Wednesday, September 21st, 2016
One of the flaws of much of the literature and training on leadership, team development, and organizational change, is the search for the big fix.
When exposed to complete, new ways of thinking and acting, humans don’t suddenly transmogrify, casting aside old, bad habits and adopting new and improved approaches.
You don’t read a book or a whole shelf of books or attend a training class and suddenly embody the models outlined in the material. Groups don’t study the characteristics of high-performance teams one week and suddenly adopt those behaviors the next week.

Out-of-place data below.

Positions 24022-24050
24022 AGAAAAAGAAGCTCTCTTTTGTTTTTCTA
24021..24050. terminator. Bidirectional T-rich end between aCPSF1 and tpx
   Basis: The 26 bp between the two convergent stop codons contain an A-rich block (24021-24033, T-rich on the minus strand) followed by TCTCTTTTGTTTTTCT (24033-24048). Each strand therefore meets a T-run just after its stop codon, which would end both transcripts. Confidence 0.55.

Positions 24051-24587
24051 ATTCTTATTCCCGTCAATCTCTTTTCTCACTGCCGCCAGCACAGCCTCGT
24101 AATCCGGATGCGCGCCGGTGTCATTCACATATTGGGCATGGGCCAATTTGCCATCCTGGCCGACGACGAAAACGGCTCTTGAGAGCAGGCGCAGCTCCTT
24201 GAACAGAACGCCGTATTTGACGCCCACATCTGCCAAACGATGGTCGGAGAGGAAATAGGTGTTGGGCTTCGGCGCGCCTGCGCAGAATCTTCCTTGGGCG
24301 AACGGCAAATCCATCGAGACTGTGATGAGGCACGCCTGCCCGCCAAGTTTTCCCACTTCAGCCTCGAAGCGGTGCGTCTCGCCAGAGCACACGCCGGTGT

Rapid wholesale change in human thinking and acting is rare in general and practically unheard of in the workplace. Mostly, if we change at all, we change incrementally.
Coaches get this. They focus on helping individuals or groups modify one or two core behaviors as a means of improving performance. Small adjustments generate big changes.
The big fixes are alluring, but the best results frequently derive from subtle changes. If your team members aren’t talking, it’s because you’re not listening. If ideas aren’t flowing, people are afraid of speaking up for fear of being shot down. Quit complicating the situation by looking for large changes when a simple adjustment might yield big results.
Summing-up: Sweeping incrementalism—focus on a single, established behavior and introduce a small change to drive significant results.